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Monday Morning eBriefing

Customs and Cross-Border Trade Regulatory Updates of The Week

May 30, 2022 by Luke Zimmer
Here is a summary of the latest customs and cross-border trade regulatory updates brought to you by our NCBFAA Customs Counsel firm Sandler, Travis & Rosenberg:

Higher Penalties, Other Measures to Incentivize Export Compliance Under Consideration

A senior federal official said this week that the Bureau of Industry and Security is contemplating several changes to its administrative enforcement policies for export control and anti-boycott laws to incentivize compliance and deterrence and increase prevention and transparency. Assistant Secretary of Commerce for Export Enforcement Matthew Axelrod told a meeting of the Society for International Affairs May 16 that these potential policy shifts are designed both to protect the U.S. from growing threats from China, Russia, and other nation-states and to “hold those that don’t play by the rules accountable.” See full article here.

U.S. Launches Indo-Pacific Economic Framework with 12 Partners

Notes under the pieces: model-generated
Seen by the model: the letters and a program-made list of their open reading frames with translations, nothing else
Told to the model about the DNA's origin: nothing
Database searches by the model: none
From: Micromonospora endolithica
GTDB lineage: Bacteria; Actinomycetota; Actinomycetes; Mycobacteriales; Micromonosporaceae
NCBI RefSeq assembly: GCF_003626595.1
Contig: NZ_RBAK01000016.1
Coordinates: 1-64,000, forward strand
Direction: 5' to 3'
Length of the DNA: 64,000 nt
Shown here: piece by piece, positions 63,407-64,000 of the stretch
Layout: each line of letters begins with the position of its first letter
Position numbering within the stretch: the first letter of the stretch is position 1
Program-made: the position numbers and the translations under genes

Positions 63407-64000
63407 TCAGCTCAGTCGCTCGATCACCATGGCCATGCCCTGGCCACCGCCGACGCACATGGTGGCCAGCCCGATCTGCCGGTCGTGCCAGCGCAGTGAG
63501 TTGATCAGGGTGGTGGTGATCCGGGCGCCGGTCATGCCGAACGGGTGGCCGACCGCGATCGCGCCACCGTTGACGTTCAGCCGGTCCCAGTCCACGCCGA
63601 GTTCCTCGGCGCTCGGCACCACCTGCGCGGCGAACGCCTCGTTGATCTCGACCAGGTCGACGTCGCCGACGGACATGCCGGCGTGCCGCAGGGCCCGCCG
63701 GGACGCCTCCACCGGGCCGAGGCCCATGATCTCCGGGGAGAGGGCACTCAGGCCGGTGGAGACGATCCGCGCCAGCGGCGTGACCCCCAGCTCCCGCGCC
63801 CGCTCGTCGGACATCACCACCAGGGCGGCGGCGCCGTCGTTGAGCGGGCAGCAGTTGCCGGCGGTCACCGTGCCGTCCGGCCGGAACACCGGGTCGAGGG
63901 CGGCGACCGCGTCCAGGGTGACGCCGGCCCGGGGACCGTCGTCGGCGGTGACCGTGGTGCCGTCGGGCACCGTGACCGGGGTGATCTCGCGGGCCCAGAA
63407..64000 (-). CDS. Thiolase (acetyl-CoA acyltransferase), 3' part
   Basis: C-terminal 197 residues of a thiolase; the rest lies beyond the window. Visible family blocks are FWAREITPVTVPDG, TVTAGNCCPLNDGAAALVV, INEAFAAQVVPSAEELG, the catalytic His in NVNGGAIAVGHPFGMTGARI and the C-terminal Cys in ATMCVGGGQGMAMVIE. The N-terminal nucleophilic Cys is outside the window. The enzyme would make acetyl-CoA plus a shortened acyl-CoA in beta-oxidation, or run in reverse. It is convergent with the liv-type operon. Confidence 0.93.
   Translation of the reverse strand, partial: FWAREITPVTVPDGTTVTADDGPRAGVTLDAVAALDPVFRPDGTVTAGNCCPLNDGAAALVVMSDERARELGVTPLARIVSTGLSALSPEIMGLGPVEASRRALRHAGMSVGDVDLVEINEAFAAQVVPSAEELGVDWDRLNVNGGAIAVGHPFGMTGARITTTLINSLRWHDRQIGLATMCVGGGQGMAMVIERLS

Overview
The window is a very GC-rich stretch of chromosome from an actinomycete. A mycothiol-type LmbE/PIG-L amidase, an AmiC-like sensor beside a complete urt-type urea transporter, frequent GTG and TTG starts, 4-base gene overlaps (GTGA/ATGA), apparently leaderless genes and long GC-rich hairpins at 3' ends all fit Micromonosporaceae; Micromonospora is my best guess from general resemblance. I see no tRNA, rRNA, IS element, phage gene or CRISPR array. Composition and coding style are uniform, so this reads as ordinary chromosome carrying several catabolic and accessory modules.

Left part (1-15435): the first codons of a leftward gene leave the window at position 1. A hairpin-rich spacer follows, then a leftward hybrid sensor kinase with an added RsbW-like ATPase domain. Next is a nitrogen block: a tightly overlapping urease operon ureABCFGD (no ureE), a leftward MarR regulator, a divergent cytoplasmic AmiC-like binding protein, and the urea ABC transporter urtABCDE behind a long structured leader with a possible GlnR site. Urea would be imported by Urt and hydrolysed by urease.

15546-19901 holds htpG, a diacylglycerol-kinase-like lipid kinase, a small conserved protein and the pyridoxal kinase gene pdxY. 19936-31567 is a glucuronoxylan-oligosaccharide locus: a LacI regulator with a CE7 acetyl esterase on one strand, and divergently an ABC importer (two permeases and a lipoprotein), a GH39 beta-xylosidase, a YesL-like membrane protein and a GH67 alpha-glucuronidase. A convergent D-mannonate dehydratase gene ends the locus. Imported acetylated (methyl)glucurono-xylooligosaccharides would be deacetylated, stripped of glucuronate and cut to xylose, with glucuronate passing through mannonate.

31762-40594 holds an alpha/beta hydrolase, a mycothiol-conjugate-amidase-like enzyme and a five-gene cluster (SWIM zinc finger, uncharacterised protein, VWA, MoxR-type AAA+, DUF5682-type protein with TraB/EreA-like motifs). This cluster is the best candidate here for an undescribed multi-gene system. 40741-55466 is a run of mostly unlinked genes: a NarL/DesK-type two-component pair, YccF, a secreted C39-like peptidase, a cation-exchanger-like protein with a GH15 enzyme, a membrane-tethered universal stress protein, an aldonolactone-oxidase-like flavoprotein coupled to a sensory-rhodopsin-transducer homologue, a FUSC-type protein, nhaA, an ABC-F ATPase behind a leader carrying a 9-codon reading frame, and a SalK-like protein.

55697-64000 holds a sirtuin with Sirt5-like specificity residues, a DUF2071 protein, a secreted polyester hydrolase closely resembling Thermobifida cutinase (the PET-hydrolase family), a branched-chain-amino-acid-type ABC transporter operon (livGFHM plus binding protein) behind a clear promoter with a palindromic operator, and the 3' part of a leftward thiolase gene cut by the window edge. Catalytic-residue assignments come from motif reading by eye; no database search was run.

The U.S. announced May 23 the launch of the Indo-Pacific Economic Framework, which the White House said aims to strengthen U.S. ties to this region and “create a stronger, fairer, more resilient economy for families, workers, and businesses.” Commerce Secretary Gina Raimondo added that the IPEF will offer “an alternative to China’s approach” in the region. Australia, Brunei, India, Indonesia, Japan, Korea, Malaysia, New Zealand, the Philippines, Singapore, Thailand, and Vietnam will be the initial participants in the IPEF, though they also invited others “that share our goals, interests, and ambitions for the region.” See full article here.

U.S. Warns of Risks to Businesses Operating in Sudan
A new federal advisory is advising U.S. businesses and individuals operating in Sudan and the surrounding region to undertake increased due diligence related to human rights issues and be aware of the potential reputational risks of conducting business activities and/or transactions with state-owned enterprises and military-controlled companies. U.S. businesses and individuals should also take care to avoid interaction with any persons on the Specially Designated Nationals and Blocked Persons List. See full article here.